§ Lord Kennet
asked Her Majesty's Government:
Whether they will state the approximate number and average duration of visits paid to this country without visas by:
the corresponding figures for British aircrew and seamen in the Soviet Union.
- (a) Soviet aircrew between flights;
- (b) Soviet seamen while their ships are in port;
- (c) Soviet seamen arriving in Britain to join their ships; and
§ Lord Glenarthur
I understand that the Soviet airline Aeroflot have 11 flights a week to the United Kingdom. The crews, averaging about 11 persons per flight, usually stay about one to two hours, except on three days when they stay overnight for about 15 hours.
As my noble friend Lord Whitelaw said in the debate on the Defence Estimates on 26th June (H. L. Debates, cols. 799–800), 1,492 Soviet ships visited United Kingdom ports in 1984. The estimate of 35,000 visits which my noble friend then gave refers to the operational crew members of such ships, who may come ashore without visas while their ship is in port. An average duration for their stay cannot be estimated without disproportionate cost.
My noble friend has asked me to take this opportunity to correct the information he gave the House on the same occasion about Soviet seamen coming to join their ships. Such seamen are in fact required to have visas, and we are not aware of any Soviet seamen visiting the United Kindom for this purpose in recent years without a visa. I should also make clear that the figure of 18 quoted by my noble friend related to the average number of Soviet ships in our ports at any one time during May 1985.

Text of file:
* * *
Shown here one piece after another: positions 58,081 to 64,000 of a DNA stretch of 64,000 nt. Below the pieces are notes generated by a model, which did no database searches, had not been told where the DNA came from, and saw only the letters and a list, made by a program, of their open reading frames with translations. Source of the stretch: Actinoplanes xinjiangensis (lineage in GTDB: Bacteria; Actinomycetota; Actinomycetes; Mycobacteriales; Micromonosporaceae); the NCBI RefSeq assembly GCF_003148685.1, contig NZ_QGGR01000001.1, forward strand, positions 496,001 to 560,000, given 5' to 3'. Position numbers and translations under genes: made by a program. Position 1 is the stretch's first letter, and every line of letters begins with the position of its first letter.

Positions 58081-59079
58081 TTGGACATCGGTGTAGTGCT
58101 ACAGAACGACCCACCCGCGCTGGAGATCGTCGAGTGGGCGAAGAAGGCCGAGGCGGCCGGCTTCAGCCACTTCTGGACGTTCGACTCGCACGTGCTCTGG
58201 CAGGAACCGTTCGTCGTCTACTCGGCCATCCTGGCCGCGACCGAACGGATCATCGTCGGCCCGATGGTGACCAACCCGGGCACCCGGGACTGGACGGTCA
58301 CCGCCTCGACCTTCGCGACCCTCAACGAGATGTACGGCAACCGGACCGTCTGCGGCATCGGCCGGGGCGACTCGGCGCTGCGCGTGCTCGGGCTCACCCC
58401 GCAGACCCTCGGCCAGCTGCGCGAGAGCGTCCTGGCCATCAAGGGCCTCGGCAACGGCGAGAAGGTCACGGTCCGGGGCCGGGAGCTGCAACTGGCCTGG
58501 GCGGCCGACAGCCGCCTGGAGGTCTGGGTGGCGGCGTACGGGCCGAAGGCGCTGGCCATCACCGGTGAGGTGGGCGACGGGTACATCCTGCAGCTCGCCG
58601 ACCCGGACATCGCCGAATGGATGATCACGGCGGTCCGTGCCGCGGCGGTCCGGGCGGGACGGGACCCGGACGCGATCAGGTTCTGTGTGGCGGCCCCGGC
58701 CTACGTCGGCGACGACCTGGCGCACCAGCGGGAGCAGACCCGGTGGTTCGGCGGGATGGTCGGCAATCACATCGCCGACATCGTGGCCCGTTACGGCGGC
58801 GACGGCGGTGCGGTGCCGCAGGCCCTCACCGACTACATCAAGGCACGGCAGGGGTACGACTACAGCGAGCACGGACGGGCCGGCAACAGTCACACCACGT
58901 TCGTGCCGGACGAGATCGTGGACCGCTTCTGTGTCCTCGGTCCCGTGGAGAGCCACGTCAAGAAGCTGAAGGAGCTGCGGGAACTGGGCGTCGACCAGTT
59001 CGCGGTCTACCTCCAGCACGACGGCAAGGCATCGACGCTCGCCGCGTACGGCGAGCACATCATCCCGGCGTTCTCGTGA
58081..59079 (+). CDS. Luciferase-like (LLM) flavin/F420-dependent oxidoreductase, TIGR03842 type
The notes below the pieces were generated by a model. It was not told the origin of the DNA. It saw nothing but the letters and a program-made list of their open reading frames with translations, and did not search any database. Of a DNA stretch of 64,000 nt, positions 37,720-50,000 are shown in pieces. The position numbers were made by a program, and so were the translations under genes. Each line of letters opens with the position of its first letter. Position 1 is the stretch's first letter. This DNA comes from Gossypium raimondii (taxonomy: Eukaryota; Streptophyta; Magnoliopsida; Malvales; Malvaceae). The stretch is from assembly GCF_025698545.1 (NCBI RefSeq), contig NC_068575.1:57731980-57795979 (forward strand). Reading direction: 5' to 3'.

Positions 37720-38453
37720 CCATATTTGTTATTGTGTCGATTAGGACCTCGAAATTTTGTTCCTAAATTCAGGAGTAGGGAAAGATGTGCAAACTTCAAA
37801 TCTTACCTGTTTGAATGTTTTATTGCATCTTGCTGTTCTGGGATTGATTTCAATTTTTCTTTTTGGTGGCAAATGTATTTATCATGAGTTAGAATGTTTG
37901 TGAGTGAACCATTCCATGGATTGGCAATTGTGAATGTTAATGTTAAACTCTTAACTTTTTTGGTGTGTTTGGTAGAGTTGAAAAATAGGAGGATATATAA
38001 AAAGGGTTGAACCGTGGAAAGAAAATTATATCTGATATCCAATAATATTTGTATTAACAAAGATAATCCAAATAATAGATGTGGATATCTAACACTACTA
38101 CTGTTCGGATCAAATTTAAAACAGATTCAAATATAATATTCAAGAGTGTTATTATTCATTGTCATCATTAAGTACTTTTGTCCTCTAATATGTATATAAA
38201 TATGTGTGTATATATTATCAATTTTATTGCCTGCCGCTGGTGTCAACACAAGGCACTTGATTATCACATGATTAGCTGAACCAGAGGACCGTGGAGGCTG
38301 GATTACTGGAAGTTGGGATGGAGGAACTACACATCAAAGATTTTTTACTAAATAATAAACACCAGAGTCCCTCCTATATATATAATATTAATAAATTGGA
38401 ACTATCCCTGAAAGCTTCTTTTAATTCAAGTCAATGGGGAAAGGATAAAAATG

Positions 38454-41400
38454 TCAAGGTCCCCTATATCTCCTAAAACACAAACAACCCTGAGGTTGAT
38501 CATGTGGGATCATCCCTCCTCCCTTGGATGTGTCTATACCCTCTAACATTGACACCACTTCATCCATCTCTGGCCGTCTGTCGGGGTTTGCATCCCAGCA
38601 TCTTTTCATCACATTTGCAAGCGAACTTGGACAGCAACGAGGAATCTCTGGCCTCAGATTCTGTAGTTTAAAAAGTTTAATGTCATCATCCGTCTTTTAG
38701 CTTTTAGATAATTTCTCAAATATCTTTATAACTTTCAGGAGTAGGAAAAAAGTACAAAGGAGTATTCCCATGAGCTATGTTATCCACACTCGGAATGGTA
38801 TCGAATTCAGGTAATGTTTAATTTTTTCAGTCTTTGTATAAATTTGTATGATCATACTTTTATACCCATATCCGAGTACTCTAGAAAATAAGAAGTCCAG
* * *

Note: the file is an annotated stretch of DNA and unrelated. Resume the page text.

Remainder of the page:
With regard to the corresponding figures for British ships and aircraft, British Airways fly to the Soviet Union five times a week with six aircrew on each occasion, staying a matter of hours. Eighty-seven British ships visited the Soviet Union in 1983, but the figure for 1984 and other details are not immediately available. The vessel engaged in the Anglo-Soviet liner 736WA service made 28 visits to Leningrad in 1984, but, outside this, vessels engaged in trade with the USSR are employed on an underline basis and have predominantly been of Soviet or other foreign flag.
We are not aware of any British seamen travelling without a visa to the Soviet Union to join ships there.